Upon reading Judge’s comments, it may be helpful for each of us to consider whether we are working in accord with harmony and nature, or not.

The second aspect of following the Bodhisattva Path while in physical existence and possibly the most important component of this journey is that in order to serve others, we must work on ourselves. This statement may seem paradoxical: to help others, we work on ourselves. Yet, we know from our theosophical studies that the unity which binds us all provides clarification for this statement. As one individual changes, it causes a change in the whole. Therefore, as each one of us works on ourselves, we are, in essence, working on and for the whole. In the words of HPB:

It is a fundamental doctrine of Theosophy that the “eparateeness” which we feel between ourselves and the world of living beings around us is an illusion, not a reality. In very deed and truth, all men are one, not in a feeling of sentimental gush and hysterical enthusiasm, but in sober earnest. As all Eastern philosophy teaches, there is but ONE SELF in all the infinite Universe, and what we men call “self” is but the illusionary reflection of the ONE SELF in the heaving waters of earth. True Occultism is the destruction of the false idea of Self, and therefore true spiritual perfection and knowledge are nothing else but the complete identification of our finite “selves” with the Great All. It follows, therefore, that no spiritual progress at all is possible except by and through the bulk of Humanity. It is only when the whole of Humanity has attained happiness that the individual can hope to become permanently happy—for the individual is an inseparable part of the Whole. (Collected Writings, Vol XI, p. 104-105)

Our role, then, is to grow spiritually, to expand our consciousness so that we are facilitating the change of consciousness in all living beings. While our paths may look different, they inherently have the same goal: to grow spiritually and to expand our consciousness in order to reach the summit of human existence so that we may serve in ever deepening ways.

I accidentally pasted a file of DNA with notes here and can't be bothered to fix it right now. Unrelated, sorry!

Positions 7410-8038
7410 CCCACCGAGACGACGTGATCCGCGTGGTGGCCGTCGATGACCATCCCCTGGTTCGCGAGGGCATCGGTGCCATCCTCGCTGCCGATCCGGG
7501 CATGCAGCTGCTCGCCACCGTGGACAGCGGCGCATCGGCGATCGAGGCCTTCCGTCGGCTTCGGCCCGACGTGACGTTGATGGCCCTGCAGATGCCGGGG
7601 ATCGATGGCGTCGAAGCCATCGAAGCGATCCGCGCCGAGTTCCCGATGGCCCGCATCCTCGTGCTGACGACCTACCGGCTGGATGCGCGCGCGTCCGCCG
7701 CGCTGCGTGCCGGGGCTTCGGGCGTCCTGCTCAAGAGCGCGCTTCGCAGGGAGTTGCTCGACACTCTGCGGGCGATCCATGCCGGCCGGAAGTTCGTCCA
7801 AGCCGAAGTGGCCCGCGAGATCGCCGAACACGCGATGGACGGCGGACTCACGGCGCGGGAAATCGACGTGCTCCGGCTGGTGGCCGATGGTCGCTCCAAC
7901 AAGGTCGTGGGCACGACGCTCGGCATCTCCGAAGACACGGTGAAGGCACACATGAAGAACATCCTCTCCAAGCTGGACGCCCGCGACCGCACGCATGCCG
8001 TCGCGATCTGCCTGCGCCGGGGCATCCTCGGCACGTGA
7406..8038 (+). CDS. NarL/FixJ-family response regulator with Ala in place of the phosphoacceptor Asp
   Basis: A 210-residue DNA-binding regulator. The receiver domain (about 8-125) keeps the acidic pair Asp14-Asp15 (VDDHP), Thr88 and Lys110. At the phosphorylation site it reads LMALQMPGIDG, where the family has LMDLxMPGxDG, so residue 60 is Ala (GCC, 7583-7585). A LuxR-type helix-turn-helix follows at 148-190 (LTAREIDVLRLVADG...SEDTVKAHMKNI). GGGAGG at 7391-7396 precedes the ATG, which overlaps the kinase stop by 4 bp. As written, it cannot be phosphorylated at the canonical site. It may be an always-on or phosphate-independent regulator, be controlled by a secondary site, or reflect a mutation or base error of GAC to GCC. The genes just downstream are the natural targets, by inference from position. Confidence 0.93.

My grandmother had a painting of a mountain with pilgrims following the long and circuitous path around the mountain toward its summit. The path, as with most mountain paths, was filled with switchbacks, thus making the route even longer. However, here and there in the painting, there were pilgrims who had abandoned the slower path and were making their way upward, blazing their own trails.

We are the pilgrims blazing our own trails up the side of the mountain; therefore, we are, to continue the metaphor, facing more obstacles in a shorter period of time than our brothers and sisters who are following the well-worn path. Importantly, we are not better than those on the well-worn path up the mountain; however, we are different. We are striving to understand ourselves, to gain control over the personality, and to reach toward those highest aspects of ourselves in the shortest amount of time so that we may serve humanity. Serving humanity is the goal for those on the Bodhisattva Path. Serving humanity is our goal.


Blavatsky, H.P. Collected Writings vol. XI (Wheaton, IL: Theosophical Publishing House, 1973), 104-105.

Blavatsky, H.P. Collected Writings, vol. XII (Adyar, Madras: Theosophical Publishing House, p. 31.

Blavatsky, H.P. The Key to Theosophy, (1889) London: Theosophical Publishing House.

Blavatsky, H.P. Voice of the Silence in Inspirations from Ancient Wisdom, (1999) Wheaton, IL: Theosophical Publishing House.

Collins, M. Light on the Path, in Inspirations from Ancient Wisdom, (1999) Wheaton, IL: Theosophical Publishing House.

Collins, M. “Essay on Karma” Light on the Path, in Inspirations from Ancient Wisdom, (1999) Wheaton, IL: Theosophical Publishing House.

Jinarajadasa, C. Letters from the Masters of the Wisdom Second Series No. 68 (Adyar, Madras: The Theosophical Publishing House, 1977), 125.

Judge, W.Q. “How to Treat Others” Theosophy Trust,

Vora, B. R. “The Bodhisattva Path”